Again we hear: “Blessed are the merciful.” Who, then, are the merciful? Those who give away their possessions or who feed the poor? No. Then who are they?
Those who have become poor for the sake of him who became poor for our sake, those who have nothing to give, but who, in a spiritual way, are always mindful of the poor, the widows, the orphans and the sick.
Seeing them frequently, they have compassion on them and shed burning tears over them. Such was Job, who said: “I wept over every infirmity.” (Job 30:25)
When they have anything, they cheerfully give alms to them, as well as ungrudgingly reminding all of how they can save their souls, thus obeying the one who said: “What I learned with pure intention I pass on without grudging.” (Wis 7:13)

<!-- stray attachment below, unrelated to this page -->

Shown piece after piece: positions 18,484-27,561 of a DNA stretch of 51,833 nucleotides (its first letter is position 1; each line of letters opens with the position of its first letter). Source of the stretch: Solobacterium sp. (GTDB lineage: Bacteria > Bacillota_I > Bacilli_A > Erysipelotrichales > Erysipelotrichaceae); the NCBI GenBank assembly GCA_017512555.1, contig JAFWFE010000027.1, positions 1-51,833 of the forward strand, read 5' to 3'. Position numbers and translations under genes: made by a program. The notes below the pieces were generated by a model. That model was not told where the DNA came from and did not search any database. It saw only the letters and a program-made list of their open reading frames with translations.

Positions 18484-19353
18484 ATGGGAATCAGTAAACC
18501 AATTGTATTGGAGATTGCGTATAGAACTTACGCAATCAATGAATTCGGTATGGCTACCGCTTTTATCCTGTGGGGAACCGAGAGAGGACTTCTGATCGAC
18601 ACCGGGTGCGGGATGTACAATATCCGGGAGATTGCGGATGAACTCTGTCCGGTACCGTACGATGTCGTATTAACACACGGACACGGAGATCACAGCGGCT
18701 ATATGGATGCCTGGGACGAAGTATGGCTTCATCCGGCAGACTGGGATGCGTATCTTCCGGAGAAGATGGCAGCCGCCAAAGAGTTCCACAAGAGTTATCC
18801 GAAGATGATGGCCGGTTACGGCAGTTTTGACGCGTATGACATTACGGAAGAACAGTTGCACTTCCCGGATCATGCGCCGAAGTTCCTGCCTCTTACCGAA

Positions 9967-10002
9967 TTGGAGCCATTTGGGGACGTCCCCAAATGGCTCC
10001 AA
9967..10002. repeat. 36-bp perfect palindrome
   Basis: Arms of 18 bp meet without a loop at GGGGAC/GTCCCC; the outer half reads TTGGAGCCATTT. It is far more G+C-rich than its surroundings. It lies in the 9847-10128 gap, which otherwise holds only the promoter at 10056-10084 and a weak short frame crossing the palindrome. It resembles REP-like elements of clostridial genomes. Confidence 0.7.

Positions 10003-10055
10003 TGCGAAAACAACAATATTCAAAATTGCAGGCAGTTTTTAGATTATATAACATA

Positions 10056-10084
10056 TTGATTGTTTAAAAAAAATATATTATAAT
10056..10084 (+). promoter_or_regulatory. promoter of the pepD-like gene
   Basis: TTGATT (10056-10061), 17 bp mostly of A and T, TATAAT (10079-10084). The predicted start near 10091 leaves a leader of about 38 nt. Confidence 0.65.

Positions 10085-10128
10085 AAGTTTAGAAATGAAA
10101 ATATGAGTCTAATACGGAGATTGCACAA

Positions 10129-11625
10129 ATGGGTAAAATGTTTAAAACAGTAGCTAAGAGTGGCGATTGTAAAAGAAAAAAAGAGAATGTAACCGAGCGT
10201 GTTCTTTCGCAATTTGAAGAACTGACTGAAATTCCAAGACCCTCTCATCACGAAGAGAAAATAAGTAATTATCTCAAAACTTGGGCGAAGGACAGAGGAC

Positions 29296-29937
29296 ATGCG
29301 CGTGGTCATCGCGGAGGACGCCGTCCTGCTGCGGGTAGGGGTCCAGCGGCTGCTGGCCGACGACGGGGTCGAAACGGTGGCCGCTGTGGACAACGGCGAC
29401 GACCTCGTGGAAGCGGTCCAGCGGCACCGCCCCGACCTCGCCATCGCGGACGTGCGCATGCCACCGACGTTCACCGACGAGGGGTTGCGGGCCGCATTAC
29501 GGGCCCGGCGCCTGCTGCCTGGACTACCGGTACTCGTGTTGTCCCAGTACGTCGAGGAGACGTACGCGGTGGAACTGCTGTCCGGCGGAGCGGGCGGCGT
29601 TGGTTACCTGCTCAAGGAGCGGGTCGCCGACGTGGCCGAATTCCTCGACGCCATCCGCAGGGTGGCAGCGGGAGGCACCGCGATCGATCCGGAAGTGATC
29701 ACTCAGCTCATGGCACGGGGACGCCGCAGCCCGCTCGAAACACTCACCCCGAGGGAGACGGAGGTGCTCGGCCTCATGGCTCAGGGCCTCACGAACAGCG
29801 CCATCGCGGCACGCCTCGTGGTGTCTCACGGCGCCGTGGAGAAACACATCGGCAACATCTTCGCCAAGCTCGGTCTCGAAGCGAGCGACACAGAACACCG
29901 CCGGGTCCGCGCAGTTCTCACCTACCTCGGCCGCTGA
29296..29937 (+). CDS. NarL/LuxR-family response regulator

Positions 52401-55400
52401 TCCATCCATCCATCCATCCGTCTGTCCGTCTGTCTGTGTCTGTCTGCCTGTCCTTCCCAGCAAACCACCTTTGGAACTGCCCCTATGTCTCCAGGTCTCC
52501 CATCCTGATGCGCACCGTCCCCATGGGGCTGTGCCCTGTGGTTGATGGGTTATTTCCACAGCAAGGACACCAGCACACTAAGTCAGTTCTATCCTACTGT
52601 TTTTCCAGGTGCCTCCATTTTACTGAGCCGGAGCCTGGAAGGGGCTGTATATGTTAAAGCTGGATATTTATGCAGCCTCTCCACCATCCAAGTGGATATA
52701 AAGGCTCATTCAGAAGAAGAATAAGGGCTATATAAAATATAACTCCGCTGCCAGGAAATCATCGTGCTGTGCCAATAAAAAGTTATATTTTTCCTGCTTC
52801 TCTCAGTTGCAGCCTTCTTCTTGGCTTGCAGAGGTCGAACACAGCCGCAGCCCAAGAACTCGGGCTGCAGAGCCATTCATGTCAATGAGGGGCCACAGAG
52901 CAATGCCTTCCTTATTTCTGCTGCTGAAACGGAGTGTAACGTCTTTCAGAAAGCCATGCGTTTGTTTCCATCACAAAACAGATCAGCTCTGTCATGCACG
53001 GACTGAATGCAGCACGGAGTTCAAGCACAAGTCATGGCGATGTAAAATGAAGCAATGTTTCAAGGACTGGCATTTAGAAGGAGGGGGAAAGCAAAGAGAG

These are the ones the Lord calls blessed, the ones who are truly merciful, for such mercy is like a step by which they ascend to attain perfect purity of heart.
In virtue of this, God then proclaims the pure of heart blessed, saying: “Blessed are the pure of heart, for they shall see God.” (Gospel)
The purified soul sees God in everything and is reconciled to him. Peace is established between God, our Creator, and the soul, his erstwhile enemy, and it is then called blessed by God for being a peacemaker: Blessed are the peacemakers, he says, for they shall be called children of God. --By Symeon the New Theologian (949-1022)
Seventh Sunday in Ordinary Time: The Law of Joy
Those of you who are circus devotees probably heard the bad news: Ringling Brothers, Barnum and Bailey announced that they, as well as all circuses throughout America, have a serious shortage of clowns.